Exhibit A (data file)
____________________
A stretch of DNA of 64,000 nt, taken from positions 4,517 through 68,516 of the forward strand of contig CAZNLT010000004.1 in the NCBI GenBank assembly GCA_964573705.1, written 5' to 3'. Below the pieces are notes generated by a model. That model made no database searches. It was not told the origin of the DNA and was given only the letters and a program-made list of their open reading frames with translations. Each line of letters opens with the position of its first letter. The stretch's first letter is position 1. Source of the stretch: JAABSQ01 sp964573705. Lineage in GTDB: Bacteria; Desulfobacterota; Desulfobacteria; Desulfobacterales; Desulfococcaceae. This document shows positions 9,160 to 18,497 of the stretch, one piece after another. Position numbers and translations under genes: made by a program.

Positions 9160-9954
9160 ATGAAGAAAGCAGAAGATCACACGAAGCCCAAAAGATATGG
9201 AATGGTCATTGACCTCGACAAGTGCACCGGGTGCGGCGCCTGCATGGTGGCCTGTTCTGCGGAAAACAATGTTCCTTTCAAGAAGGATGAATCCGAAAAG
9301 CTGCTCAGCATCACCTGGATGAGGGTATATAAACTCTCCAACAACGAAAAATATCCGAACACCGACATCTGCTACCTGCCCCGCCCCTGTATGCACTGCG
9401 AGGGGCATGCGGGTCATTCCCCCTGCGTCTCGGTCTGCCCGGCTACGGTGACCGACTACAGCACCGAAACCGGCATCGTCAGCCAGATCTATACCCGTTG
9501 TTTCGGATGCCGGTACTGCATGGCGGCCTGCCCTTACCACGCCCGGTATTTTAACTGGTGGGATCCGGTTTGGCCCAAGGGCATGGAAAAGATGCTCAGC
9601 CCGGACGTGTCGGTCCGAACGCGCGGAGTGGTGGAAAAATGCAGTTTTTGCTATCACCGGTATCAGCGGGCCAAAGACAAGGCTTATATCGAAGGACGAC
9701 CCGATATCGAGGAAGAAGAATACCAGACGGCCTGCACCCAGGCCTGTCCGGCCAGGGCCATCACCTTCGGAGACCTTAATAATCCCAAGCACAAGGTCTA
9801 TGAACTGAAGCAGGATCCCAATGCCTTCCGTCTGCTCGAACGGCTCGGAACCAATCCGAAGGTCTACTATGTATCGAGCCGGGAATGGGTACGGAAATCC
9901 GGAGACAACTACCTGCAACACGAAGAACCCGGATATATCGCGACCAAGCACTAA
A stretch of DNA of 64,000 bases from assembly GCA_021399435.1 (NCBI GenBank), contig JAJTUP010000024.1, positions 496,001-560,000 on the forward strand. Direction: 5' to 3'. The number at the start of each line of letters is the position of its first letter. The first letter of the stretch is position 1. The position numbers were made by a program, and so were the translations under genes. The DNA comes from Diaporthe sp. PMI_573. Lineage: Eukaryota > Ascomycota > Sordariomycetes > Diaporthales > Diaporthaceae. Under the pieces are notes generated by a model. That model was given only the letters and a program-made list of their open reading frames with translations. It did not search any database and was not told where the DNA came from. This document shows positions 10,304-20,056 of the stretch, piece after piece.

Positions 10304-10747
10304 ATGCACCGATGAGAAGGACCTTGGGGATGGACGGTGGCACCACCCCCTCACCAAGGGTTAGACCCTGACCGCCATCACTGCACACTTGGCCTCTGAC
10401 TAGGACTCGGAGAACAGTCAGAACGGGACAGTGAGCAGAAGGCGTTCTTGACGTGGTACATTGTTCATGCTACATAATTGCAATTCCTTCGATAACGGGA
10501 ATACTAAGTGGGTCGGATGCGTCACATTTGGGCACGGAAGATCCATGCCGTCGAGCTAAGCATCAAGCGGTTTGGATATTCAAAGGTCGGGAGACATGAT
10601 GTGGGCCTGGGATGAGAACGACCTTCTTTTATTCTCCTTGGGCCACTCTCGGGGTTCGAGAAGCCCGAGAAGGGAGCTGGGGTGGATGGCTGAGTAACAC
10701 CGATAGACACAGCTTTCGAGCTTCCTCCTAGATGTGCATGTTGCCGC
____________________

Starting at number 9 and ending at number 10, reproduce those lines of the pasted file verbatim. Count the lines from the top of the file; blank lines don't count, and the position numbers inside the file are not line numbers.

9701 CCGATATCGAGGAAGAAGAATACCAGACGGCCTGCACCCAGGCCTGTCCGGCCAGGGCCATCACCTTCGGAGACCTTAATAATCCCAAGCACAAGGTCTA
9801 TGAACTGAAGCAGGATCCCAATGCCTTCCGTCTGCTCGAACGGCTCGGAACCAATCCGAAGGTCTACTATGTATCGAGCCGGGAATGGGTACGGAAATCC